Thursday, February 18, 2010

So Long, Insecurity (Week 1)

Hi everyone!
Welcome to my first week discussing the book "So Long, Insecurity" by Beth Moore.
For those of you that haven't gotten your copy yet, just let me know. I can hook you up!

I know these posts will have a little more depth than what you're probably used to reading on here but I'm kind of excited about it. It will mix things up a little. I love goofing off & being funny, but there's more to me than that, so I hope you'll stick with me on Thursdays too.
Let's go.

As I picked up the book, and started reading this week, I was kind of just coasting through. The first several pages were an overview of Insecurity & I was pretty sure that I had a good grasp on what the word meant.
It's something I have always dealt with. At times worse than others, but it's been present in my life for as long as I can remember. I've always worried about fitting in. I was never one of those girls that could shake it off and say "Who cares what they think anyways?" I mean, I could say those words, but inside I was saying "I care! Maybe I shouldn't... but I do."
So as I grew up, I learned to adapt. Or at least I thought I had. Until I read this...

Our minds start sketching what a self-conscious person looks and acts like, and we know we don't want to be her. After all, we have way too much pride to be her. But the truth is, she's not as easily pegged as that seventh grader who has perfected the art of changing into her gym clothes without first taking off her dress. I hate to state the obvious but all it takes to be chronically self conscious is to be chronically conscious of self.
Self consciousness is an acute self matter how it's externalized in life.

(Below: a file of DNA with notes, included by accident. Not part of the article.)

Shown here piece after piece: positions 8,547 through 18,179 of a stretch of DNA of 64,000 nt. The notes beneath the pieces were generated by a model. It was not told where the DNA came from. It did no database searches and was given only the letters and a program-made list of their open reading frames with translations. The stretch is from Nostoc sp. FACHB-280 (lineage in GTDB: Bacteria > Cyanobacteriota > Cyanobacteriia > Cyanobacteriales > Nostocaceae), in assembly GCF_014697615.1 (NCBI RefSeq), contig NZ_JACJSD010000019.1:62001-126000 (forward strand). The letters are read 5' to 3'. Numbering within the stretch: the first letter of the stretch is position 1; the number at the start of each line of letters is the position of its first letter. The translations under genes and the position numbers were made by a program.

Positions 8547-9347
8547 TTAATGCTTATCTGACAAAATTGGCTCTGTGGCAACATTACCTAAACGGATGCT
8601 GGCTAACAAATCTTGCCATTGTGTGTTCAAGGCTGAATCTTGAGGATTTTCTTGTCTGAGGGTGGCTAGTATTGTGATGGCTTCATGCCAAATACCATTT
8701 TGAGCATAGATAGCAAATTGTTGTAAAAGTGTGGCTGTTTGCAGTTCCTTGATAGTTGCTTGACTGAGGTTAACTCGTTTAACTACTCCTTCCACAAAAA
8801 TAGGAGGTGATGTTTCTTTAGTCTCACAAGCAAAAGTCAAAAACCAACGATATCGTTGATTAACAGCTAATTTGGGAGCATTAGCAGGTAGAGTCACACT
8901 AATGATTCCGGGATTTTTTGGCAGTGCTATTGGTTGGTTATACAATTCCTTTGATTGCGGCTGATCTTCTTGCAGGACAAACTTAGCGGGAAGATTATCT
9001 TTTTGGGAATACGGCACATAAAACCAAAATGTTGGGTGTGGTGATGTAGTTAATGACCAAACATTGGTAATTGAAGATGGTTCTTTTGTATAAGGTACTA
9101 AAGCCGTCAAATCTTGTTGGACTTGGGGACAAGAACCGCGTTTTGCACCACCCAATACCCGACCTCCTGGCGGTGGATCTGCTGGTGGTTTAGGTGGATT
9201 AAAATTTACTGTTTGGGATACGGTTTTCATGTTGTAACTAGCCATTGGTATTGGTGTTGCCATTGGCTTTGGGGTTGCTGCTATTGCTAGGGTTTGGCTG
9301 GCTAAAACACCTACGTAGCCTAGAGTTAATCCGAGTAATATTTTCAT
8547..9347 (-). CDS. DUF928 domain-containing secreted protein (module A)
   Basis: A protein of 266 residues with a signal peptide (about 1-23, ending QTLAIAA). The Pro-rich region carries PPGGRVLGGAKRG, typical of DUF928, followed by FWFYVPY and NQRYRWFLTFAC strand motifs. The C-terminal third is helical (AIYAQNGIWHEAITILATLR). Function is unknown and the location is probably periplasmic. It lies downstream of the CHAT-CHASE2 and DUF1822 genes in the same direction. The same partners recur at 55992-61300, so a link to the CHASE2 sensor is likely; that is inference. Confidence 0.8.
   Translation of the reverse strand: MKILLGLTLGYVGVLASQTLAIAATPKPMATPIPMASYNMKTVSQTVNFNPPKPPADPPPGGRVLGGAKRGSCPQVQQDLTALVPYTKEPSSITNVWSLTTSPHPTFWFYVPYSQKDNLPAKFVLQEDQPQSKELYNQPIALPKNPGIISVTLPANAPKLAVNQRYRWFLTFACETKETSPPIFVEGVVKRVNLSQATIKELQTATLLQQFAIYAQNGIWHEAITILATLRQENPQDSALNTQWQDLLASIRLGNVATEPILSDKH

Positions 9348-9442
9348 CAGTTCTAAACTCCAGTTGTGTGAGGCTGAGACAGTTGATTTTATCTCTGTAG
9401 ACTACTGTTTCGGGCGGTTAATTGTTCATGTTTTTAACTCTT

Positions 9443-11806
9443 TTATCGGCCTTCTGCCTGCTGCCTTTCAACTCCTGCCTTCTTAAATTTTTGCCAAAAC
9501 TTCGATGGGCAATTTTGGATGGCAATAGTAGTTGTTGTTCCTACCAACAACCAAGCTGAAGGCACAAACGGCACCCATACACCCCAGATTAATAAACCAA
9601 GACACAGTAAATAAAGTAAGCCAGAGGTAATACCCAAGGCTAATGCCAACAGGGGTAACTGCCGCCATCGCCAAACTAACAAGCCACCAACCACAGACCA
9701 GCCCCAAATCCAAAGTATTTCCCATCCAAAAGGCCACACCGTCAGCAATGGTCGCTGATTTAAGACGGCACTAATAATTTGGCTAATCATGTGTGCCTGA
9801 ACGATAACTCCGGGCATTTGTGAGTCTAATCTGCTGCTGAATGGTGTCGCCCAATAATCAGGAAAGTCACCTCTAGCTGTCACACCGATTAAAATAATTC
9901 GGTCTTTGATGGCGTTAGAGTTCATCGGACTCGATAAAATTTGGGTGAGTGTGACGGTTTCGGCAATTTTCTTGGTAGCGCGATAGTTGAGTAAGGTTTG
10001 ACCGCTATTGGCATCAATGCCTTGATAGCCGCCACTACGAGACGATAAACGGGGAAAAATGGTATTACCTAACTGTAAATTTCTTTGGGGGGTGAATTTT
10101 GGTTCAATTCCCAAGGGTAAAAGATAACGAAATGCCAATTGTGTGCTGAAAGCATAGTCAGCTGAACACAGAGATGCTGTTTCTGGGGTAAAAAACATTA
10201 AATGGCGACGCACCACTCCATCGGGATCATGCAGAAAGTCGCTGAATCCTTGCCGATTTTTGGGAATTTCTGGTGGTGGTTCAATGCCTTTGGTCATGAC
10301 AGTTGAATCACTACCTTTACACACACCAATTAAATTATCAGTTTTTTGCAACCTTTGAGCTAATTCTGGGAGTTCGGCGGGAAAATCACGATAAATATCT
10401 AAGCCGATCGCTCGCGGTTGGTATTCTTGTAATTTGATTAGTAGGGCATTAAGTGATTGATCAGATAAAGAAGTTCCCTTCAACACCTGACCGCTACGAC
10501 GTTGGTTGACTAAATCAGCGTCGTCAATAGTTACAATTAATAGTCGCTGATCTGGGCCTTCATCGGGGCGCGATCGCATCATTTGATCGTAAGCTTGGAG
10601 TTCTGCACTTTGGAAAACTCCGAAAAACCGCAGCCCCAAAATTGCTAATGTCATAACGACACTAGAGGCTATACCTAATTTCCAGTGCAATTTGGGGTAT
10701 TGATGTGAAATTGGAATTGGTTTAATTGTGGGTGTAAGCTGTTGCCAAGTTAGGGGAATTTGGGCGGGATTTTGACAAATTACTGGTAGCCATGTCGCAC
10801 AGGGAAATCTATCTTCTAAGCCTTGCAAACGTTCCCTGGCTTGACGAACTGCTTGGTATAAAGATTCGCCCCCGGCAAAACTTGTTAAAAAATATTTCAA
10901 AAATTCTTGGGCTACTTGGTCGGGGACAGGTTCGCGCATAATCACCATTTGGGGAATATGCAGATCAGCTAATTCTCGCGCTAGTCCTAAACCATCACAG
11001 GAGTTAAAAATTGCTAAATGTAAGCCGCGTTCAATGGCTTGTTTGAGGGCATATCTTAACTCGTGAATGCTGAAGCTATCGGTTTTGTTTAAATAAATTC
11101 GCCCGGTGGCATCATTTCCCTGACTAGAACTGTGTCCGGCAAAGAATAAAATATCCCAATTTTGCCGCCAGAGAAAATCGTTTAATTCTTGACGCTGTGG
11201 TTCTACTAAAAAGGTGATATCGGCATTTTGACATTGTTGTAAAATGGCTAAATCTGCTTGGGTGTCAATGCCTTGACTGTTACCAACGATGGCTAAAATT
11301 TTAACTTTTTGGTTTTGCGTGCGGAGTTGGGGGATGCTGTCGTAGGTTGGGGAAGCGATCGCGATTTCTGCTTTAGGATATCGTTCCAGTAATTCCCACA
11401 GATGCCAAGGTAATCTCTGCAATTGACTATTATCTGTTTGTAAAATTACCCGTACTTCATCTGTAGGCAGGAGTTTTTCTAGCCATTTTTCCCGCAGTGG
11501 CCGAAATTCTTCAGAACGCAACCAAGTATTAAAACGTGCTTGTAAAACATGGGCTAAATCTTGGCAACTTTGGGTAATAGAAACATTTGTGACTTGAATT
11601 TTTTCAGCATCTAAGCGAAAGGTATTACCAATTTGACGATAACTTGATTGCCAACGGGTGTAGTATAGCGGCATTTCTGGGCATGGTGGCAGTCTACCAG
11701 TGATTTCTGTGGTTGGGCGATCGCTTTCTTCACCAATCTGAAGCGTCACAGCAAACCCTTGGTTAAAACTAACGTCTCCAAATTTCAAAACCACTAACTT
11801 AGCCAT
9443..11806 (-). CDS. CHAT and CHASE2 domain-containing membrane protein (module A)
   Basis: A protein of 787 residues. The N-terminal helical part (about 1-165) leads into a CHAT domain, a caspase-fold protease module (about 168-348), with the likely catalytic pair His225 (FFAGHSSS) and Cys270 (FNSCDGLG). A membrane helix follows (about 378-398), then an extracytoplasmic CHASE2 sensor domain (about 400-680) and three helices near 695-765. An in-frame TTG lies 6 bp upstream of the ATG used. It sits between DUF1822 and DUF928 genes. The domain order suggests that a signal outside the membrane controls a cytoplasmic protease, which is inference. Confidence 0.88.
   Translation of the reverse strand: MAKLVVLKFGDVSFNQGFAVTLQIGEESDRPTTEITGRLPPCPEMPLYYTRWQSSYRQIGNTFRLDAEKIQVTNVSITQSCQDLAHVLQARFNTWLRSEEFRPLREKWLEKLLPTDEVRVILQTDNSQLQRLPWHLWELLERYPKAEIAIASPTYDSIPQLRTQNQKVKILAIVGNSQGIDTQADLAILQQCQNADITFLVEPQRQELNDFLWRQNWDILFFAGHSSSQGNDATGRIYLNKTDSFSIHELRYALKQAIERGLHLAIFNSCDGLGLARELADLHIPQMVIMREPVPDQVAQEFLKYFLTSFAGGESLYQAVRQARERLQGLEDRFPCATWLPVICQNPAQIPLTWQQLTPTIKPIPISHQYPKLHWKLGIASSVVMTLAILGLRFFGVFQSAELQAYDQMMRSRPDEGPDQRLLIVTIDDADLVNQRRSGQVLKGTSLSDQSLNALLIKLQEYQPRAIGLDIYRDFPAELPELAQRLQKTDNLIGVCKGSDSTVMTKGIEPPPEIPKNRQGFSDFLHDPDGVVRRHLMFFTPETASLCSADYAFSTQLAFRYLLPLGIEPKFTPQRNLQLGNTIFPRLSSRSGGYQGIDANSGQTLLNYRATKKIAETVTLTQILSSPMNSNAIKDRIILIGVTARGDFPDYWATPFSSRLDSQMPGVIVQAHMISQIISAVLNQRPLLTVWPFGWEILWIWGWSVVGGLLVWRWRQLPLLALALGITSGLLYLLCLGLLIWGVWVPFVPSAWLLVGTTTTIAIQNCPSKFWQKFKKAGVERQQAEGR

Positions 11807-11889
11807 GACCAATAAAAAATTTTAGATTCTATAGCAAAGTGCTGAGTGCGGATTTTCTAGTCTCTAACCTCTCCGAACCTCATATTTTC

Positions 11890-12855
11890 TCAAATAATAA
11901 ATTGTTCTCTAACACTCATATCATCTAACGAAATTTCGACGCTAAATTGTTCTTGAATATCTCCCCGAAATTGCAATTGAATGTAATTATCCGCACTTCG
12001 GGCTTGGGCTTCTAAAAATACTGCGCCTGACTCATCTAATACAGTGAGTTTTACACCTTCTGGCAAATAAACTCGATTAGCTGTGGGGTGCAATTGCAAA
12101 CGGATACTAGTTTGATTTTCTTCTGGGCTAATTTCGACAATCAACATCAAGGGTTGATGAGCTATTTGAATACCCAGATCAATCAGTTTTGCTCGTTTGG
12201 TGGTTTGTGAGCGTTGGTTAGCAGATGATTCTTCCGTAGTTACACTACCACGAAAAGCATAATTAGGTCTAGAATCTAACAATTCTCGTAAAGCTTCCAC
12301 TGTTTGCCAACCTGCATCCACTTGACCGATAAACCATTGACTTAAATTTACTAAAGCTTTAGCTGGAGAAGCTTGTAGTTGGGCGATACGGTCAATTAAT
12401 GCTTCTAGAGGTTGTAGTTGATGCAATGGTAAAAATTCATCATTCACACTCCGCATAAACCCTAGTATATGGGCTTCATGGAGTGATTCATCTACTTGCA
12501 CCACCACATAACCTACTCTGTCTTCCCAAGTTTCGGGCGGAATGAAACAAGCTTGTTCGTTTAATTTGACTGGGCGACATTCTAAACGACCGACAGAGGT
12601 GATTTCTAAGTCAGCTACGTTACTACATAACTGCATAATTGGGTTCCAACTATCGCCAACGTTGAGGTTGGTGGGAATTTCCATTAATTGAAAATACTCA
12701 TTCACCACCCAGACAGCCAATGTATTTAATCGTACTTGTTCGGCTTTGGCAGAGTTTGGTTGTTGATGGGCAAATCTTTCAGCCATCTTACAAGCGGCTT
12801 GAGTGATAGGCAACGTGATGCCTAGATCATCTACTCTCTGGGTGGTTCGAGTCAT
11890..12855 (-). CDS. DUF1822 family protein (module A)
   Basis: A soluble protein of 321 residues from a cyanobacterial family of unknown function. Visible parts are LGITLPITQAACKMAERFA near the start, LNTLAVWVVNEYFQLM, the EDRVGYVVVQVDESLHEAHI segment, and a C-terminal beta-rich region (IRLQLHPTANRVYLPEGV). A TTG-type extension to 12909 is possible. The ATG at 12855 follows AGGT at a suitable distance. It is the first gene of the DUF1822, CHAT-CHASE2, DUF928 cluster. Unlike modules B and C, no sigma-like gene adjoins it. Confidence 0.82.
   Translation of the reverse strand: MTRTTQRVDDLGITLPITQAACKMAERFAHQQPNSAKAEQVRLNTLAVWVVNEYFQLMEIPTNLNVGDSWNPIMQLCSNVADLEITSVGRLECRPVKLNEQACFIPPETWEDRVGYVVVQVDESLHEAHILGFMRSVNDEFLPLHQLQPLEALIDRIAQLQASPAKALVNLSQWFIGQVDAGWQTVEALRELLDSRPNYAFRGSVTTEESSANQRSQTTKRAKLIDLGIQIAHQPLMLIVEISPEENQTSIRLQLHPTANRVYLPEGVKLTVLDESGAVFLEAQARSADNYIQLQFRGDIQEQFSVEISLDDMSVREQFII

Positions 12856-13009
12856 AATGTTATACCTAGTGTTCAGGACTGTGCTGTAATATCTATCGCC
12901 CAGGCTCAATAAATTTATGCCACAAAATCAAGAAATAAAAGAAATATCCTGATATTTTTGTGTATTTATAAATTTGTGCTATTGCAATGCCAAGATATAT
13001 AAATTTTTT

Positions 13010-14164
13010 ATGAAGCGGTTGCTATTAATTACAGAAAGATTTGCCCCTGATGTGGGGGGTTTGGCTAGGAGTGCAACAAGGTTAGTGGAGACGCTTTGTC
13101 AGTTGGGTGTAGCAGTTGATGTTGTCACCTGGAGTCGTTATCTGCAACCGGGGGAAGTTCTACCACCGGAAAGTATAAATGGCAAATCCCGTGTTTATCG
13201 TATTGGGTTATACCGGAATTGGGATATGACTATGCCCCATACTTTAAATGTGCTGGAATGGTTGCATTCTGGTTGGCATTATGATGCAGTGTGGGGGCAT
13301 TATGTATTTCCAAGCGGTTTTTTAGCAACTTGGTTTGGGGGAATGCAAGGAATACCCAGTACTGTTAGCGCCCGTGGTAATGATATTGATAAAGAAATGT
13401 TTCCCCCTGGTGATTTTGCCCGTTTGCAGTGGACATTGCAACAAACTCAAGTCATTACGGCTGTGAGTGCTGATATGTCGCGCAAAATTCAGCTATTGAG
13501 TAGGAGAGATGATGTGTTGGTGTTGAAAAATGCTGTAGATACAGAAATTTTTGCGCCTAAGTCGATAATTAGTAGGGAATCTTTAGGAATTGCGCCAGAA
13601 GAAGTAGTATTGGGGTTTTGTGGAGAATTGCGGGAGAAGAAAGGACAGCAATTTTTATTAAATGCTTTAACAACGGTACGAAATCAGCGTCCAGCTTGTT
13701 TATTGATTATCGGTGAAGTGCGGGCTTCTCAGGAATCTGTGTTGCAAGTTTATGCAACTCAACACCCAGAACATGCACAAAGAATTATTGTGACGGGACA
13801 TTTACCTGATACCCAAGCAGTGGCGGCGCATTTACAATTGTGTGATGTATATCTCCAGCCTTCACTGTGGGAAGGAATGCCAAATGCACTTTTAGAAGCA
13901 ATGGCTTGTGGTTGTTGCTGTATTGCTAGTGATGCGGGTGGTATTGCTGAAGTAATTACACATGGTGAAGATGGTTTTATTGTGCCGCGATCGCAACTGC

The self conscious person may protect herself with plainness and try to blend into the paint but she may also dress herself to perfection and stand squarely in the spotlight.....Whether she feels inferior or superior, she takes a frequent inventory of her place in the space.
She may like it or hate it, but she is rarely oblivious to it.
~Beth Moore

And I thought that I had learned to adapt. What I've really done is learned to be one or the other. I was most definitely the girl that learned how to change clothes without undressing, but now? Some days I want to blend in, some days I want to look perfect, but the root issue stays the same. I'm insecure about my appearance. Almost always.
The delete button on my camera gets far more attention than it should, and that's if I let anyone take my picture to begin with.
I cringe when I run into people I know at the store, which is almost always on a "athletic pants and baseball hat day".
You know what kind of days I'm talking about.

And Pregnancy?
With all the joy, happiness and amazement it has brought to my life, well let's just say it hasn't helped my little problem. I wouldn't trade being pregnant with my daughter for anything, In fact, I'm actually loving being pregnant. Feeling her move it's like a miracle every time and I cherish this time I'm getting to spend with her that I don't have to share with anyone else.
But just as far as insecurity goes, maternity clothes are awful. I haven't felt like I looked good in anything I've had on in months. Partly because, at 6 months, I still have practically no belly. I have a little one, but instead of baby belly, it looks like I've been nommin' on cheeseburgers. And that's what people tell me! Either that, or they give me the side-eye and tell me I don't look pregnant.

Which obviously re-lights the fire under the whole insecurity problem, and I don't know about you but it's one problem that I'm more than ready to kick to the curb.

Insecurity is miserable. That's the bottom line. We don't need it. We don't want it. And we really can live without it. So what would happen if we quit being accomplices in our own misery?
~Beth Moore

I don't know what will happen. But I'm ready to find out.
So long, Insecurity.

No comments: